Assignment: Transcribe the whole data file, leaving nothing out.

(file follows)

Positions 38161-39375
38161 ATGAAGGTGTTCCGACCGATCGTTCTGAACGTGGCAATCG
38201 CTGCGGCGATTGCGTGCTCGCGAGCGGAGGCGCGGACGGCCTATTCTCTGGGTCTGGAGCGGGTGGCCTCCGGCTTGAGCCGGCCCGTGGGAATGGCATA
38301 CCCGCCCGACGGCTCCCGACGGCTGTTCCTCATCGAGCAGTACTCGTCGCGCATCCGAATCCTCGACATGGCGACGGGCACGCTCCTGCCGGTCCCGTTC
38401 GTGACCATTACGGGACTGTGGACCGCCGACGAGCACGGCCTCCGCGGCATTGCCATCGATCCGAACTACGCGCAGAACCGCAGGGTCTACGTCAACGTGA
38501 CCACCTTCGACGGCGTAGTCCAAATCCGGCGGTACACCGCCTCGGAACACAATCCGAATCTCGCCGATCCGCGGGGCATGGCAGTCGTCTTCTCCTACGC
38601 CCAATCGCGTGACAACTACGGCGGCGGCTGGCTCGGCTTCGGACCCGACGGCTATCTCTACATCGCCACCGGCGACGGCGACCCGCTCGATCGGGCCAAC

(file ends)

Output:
Positions 38161-39375
38161 ATGAAGGTGTTCCGACCGATCGTTCTGAACGTGGCAATCG
38201 CTGCGGCGATTGCGTGCTCGCGAGCGGAGGCGCGGACGGCCTATTCTCTGGGTCTGGAGCGGGTGGCCTCCGGCTTGAGCCGGCCCGTGGGAATGGCATA
38301 CCCGCCCGACGGCTCCCGACGGCTGTTCCTCATCGAGCAGTACTCGTCGCGCATCCGAATCCTCGACATGGCGACGGGCACGCTCCTGCCGGTCCCGTTC
38401 GTGACCATTACGGGACTGTGGACCGCCGACGAGCACGGCCTCCGCGGCATTGCCATCGATCCGAACTACGCGCAGAACCGCAGGGTCTACGTCAACGTGA
38501 CCACCTTCGACGGCGTAGTCCAAATCCGGCGGTACACCGCCTCGGAACACAATCCGAATCTCGCCGATCCGCGGGGCATGGCAGTCGTCTTCTCCTACGC
38601 CCAATCGCGTGACAACTACGGCGGCGGCTGGCTCGGCTTCGGACCCGACGGCTATCTCTACATCGCCACCGGCGACGGCGACCCGCTCGATCGGGCCAAC